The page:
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[Opinion] How to Support “Poor But Bright Children’?

Posted June. 08, 2007 04:36,   


When the authorities make education policies, they use Gangnam, a rich district in Seoul, as the standard. When it comes to the gap between poor and rich, they also mention the district. They first mention the achievements of schools in the area that send many students to elite universities and compare those in other areas. Then, they deplore the ‘widening gap between rich and poor,’ and conclude that more children in poor regions should be able to go to privileged universities. So they came up with a new policy: a transcript-based evaluation, a system that values the curbed scores one gets at a school more highly than nationwide standardized test scores.

Apparently, it makes sense: as there are a lot of brilliant students in Gangnam, they would do poorly in comparison with those in needy areas. It may be mathematically right, but in reality it is different. Statistics released by universities show that those who get good grades mainly come from “big” high schools. Gangnam has many big schools that have 500-600 students per grade. That means the district has more high-level group students than others. As levels are determined by the percentage system, a bigger population has a larger number of high-level students. By contrast, a school in rural area that has about 100 students has fewer high-level group students, even if the percentage remains the same.

The policymakers who tried to curb the housing prices in Gangnam will soon regret what they have done. By making an armchair decision on policies, they failed to succeed. They should have seen the reality of education from the perspective of the low-income group, not Gangnam’s. They should have agonized over what people really wanted. Fortunately, Gyeongbuk University decided to teach smart kids who are talented in math and science and from the underclass, as well as their opposite cohort. Guro-gu, a district in Seoul, plans to provide essay-writing classes to its top students. Korea Minjok Leadership Academy, a private school, has educated five students from low-income families for free since last year.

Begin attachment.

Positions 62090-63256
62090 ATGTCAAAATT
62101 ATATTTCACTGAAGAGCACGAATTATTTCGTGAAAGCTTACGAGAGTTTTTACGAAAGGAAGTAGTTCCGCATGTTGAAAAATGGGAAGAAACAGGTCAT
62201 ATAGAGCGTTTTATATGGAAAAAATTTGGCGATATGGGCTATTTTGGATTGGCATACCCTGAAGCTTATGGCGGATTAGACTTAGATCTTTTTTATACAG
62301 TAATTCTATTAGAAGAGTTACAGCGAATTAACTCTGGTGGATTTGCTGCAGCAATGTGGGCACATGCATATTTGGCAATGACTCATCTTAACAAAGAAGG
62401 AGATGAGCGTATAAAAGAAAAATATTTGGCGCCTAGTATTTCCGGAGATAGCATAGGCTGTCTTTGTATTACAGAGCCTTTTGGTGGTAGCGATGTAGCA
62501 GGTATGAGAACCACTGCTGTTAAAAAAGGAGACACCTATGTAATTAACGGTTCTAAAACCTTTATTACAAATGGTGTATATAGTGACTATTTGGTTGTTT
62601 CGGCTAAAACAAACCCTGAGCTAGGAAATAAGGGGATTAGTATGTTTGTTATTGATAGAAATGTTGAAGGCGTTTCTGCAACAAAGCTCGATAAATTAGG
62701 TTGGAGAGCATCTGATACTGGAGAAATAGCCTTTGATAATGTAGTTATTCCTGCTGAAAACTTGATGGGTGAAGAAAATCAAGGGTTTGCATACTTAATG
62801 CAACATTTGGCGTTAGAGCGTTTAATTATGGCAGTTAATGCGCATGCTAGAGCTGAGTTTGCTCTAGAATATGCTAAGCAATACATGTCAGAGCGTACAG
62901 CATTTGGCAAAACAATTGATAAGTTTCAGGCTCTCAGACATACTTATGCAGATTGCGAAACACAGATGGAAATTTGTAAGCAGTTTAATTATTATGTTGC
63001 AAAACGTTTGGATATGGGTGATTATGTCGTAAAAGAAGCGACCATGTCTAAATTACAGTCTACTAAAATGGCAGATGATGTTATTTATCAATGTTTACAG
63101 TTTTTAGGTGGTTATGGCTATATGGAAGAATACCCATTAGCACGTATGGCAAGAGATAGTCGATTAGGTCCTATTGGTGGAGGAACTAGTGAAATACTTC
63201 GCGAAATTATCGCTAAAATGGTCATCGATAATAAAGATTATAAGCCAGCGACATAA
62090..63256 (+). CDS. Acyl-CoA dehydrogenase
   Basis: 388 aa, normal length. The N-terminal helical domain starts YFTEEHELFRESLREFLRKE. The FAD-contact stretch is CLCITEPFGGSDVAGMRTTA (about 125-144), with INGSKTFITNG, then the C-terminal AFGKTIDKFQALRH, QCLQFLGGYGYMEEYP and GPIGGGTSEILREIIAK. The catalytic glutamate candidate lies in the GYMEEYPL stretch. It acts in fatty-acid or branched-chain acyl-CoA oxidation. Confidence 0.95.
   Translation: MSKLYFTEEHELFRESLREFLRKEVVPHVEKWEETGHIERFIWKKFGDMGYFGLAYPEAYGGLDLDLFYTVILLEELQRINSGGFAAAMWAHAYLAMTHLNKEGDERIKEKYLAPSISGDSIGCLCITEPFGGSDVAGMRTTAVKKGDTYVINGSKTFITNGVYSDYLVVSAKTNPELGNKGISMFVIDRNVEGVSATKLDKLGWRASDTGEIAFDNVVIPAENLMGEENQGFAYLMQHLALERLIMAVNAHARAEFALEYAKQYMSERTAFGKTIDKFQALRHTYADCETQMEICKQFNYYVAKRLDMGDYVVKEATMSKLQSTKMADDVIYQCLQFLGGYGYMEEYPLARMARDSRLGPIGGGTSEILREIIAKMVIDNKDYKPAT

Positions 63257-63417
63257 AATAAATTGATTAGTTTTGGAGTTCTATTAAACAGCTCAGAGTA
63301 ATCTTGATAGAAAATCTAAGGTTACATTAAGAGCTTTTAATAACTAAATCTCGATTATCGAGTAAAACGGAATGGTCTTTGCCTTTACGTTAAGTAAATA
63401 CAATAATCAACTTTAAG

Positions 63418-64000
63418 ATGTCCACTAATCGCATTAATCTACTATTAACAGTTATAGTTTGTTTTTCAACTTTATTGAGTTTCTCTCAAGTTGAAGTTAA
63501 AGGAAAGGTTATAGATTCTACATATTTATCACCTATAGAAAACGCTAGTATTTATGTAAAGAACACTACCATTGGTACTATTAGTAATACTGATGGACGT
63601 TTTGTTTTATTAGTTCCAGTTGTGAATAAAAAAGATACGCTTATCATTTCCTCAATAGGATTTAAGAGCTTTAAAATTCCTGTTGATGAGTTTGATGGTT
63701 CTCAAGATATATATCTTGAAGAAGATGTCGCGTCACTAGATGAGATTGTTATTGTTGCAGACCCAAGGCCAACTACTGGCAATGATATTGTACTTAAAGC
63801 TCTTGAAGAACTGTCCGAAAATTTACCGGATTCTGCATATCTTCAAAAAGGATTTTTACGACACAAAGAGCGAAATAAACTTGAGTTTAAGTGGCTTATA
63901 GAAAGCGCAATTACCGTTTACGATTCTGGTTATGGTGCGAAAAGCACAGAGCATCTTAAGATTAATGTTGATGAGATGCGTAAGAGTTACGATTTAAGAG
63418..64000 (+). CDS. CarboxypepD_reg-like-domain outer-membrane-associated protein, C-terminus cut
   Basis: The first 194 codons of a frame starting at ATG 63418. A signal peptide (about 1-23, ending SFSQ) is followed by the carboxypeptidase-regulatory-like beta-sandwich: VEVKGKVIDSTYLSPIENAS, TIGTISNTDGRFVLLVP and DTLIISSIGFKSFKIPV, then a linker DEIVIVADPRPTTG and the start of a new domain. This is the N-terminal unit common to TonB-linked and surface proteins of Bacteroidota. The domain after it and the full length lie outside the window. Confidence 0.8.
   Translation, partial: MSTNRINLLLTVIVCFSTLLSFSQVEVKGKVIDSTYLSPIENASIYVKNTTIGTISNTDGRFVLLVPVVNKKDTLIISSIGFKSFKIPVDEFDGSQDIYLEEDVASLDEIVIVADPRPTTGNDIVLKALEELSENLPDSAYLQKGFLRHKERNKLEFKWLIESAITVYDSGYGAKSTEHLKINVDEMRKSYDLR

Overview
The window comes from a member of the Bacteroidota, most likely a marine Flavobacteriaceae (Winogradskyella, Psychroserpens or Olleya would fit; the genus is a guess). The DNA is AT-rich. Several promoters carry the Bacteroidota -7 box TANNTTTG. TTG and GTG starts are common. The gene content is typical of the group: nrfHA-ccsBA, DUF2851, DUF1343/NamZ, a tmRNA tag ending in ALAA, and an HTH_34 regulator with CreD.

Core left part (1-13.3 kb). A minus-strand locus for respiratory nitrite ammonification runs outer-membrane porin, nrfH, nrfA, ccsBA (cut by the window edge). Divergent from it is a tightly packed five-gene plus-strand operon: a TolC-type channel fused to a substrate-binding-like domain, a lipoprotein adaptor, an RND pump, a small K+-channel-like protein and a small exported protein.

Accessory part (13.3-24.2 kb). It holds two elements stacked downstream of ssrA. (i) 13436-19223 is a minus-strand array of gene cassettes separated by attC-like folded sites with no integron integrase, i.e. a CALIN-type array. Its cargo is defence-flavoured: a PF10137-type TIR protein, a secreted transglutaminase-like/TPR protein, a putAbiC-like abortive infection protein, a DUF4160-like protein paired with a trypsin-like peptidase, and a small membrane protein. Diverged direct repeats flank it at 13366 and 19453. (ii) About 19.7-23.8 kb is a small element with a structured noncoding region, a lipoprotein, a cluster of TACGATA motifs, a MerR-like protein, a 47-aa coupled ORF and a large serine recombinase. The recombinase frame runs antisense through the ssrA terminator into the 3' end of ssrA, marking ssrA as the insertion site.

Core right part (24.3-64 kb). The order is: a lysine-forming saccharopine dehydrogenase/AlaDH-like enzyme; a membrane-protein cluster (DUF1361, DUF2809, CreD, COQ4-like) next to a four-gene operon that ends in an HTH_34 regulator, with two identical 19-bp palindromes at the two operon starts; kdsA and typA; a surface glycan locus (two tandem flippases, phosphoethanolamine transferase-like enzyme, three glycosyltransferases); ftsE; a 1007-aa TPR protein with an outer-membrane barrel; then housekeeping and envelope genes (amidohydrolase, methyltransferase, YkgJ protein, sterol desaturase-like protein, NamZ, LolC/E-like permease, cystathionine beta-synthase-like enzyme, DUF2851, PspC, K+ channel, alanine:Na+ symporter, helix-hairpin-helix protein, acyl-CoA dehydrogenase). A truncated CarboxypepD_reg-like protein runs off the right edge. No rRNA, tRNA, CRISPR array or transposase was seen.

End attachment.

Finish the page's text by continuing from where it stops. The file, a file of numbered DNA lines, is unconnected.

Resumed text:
Such substantial support helps low-income households. “After-school programs” where poor children can learn with less money are more helpful than anything else. It was last May, three years after his inauguration, when president Roh Moo-hyun said, “After-school programs should be continued, even if government bonds have to be issued.” Was it a belated realization after indulging in big debates over ‘progress’ and ‘reform’? The phrase “make yourself from nothing” really fits Korea’s education system.

Hong Chan-sik, Editorial Writer, chansik@donga.com